ADVERTISEMENT

State Department Hire Who Ran UN Terrorist Textbook Program Also Spoke at Anti-Israel Conference

Jerusalem Fund panel members defended Hamas and called for 'de-Zionization' of Israel

Elizabeth Campbell / C-SPAN
• March 15, 2022 1:30 pm

SHARE

A recent State Department hire who helped run a United Nations program that distributed pro-terrorist textbooks also spoke at an anti-Israel conference alongside apologists for Hamas and an activist who called for the "de-Zionization" of Israel.

Elizabeth Campbell, who was hired as deputy assistant secretary of state for refugee issues last month, was a speaker at the 2019 annual conference for the Jerusalem Fund, a Palestinian advocacy group that has promoted Hamas militants and opposes the Jewish state.

She spoke on a panel with prominent Israel-bashers, including author Max Blumenthal—who has defended Hamas attacks on Israel and wrote a book comparing the Jewish state to Nazi Germany—and boycott, divestment, and sanctions supporter Randa Farah.

The event could add to concerns about Campbell's hiring, which drew criticism after the Washington Free Beacon reported on her prior role as Washington, D.C., director of the U.N. Relief and Works Agency for Palestinian Refugees last week. During her time as director, UNRWA-run schools in the Palestinian territories used pro-terrorist and anti-Israel textbooks, leading the Trump administration to cut its funding and the European Parliament to officially condemn the group for teaching "hate speech and violence."

Campbell spoke on a panel at the Jerusalem Fund conference called "Liquidating Right of Return, UNRWA, U.S., and Israeli Policies," where she defended UNRWA and argued for the United States to restore its funding.

Blumenthal boasted during the discussion that the U.S. ambassador to Israel referred to him as "one of the worst anti-Semites in the world," which Blumenthal called "a badge of honor." He also slammed "liberal Zionism" and accused Israel of "apartheid."

Farah denounced Israel as a "racist state" and criticized the two-state solution as a "romantic illusion and delusion." She argued that Israel should be required to undergo "de-Zionization" through Palestinian refugee immigration.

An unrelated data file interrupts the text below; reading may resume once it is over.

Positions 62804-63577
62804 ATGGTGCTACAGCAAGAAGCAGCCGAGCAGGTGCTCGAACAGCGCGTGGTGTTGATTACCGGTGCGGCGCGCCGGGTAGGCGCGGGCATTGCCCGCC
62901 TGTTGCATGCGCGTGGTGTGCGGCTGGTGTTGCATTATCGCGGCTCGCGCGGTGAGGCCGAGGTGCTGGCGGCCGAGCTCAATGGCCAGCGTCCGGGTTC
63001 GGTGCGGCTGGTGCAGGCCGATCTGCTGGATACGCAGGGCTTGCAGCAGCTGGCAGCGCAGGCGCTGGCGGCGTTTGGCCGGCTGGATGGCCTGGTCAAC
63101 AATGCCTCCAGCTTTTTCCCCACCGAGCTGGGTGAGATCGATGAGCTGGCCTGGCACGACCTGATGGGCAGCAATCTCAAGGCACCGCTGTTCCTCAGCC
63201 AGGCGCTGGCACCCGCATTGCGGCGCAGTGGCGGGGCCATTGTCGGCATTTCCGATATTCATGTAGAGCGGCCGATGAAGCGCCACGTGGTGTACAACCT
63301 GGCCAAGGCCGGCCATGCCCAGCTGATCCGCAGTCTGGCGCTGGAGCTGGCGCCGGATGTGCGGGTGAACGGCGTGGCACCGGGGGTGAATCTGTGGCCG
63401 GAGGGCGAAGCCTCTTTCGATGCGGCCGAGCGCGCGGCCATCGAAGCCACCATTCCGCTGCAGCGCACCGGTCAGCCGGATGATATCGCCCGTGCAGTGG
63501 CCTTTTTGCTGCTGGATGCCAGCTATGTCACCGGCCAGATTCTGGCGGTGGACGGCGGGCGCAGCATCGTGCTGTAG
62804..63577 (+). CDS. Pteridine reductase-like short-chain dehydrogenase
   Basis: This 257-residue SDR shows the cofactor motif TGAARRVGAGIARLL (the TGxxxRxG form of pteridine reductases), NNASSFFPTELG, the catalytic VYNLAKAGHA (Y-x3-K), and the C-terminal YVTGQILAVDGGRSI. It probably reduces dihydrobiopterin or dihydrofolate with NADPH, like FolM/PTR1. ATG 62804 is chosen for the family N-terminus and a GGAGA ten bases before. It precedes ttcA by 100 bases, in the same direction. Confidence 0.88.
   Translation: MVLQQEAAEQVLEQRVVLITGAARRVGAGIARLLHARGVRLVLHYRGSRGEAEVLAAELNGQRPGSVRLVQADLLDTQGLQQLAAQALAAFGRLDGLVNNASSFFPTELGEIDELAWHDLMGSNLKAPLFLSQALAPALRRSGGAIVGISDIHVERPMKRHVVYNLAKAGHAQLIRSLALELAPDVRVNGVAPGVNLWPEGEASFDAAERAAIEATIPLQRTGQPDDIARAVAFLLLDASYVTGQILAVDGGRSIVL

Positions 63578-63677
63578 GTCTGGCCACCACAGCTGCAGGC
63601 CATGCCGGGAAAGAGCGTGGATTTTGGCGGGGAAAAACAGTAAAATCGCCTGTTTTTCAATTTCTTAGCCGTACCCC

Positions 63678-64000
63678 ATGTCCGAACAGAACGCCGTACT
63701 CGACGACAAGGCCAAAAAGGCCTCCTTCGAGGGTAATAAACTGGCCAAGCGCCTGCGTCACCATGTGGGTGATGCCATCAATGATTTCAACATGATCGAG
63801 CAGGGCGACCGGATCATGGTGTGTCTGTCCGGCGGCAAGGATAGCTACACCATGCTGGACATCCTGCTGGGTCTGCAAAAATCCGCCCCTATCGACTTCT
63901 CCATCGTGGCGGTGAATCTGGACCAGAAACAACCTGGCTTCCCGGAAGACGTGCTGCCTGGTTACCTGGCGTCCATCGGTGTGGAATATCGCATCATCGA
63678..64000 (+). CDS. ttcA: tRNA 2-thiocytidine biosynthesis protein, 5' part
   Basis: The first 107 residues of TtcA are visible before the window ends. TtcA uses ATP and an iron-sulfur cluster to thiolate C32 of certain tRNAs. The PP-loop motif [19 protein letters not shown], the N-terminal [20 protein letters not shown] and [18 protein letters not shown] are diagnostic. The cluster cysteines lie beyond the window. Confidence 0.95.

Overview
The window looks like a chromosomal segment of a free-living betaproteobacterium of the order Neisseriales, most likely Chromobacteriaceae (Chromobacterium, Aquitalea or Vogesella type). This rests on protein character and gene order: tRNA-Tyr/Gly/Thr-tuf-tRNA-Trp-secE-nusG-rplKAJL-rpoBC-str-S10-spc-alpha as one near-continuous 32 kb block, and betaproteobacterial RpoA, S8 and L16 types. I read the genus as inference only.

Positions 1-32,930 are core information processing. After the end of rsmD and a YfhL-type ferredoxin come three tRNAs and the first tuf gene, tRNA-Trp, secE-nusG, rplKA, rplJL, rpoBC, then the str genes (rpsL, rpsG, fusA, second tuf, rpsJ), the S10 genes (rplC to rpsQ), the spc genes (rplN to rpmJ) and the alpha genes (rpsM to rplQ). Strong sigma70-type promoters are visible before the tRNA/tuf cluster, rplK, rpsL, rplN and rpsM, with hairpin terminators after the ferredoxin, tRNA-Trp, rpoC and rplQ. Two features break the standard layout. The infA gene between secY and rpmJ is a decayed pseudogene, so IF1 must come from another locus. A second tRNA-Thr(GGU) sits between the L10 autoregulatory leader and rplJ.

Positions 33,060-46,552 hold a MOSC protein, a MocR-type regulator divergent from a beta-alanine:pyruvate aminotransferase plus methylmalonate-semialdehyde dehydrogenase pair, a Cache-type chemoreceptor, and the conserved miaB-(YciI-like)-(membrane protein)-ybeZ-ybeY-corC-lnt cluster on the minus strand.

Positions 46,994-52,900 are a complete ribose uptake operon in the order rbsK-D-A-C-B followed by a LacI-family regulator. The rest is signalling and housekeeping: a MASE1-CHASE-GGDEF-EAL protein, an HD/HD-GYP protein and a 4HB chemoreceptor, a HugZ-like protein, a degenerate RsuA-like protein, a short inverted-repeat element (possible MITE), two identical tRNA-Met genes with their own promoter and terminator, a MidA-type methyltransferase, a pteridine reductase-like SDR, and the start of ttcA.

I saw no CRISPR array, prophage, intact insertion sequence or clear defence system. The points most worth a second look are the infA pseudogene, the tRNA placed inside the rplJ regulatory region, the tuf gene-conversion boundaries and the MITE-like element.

"The Zionist urgency to maintain a Jewish majority is the reason for Israel's systematic attempt to de-legitimize any institution, organization, [or] movement that constantly invokes the right of return and the idea that Palestinians exist as a people," said Farah. "If you focus on the right of return, it means that it's automatically, it's the de-Zionization of the state. It's like taking away the racist basis of the Zionist state."

Campbell, who spoke third on the panel after Blumenthal and Farah, thanked the Jerusalem Fund for inviting her and said the prior panelists were "very complementary to what we're going to talk about today." She slammed the Trump administration's decision to defund UNRWA as "sheer politics." Her remarks did not mention concerns from the United States and E.U. over the textbooks in the organization’s schools.

The panel followed a keynote address by anti-Israel professor Joseph Massad, who defended Hamas terrorism as the only way to stop the Trump administration's attempts to broker a peace deal between Israel and the Palestinians.

"The only thing standing in [the deal's] way is the ongoing Palestinian resistance to Israeli settler colonialism and racism that continues inside Israel in Jerusalem, the West Bank, and Gaza" said Massad, including the "armed resistance of the Izz ad-Din al-Qassam to Israeli invasions in Gaza." The al-Qassam brigade is the military wing of Hamas.

The State Department did not respond to a request for comment.

Campbell serves as deputy assistant secretary at the State Department's Bureau of Population, Refugees, and Migration. The bureau oversees UNRWA funding and is supposed to be monitoring the organization's reform of its textbook and curriculum program.

A study last year by the Institute for Monitoring Peace and Cultural Tolerance in School Education found widespread anti-Semitism, anti-Israel bias, and glorification of terrorism in textbooks used in UNRWA's schools. A report commissioned by the European Union in 2019 showed similar findings.

The textbooks promoted conspiracy theories, including claims that Jews falsified ancient artifacts to make it look like they have historical claims to Jerusalem holy sites, and that "Zionists" poison Palestinians by dumping radioactive material in the West Bank, according to the studies. Israel was also omitted from world maps, and was referred to as "The Enemy" and "the Zionist Occupation."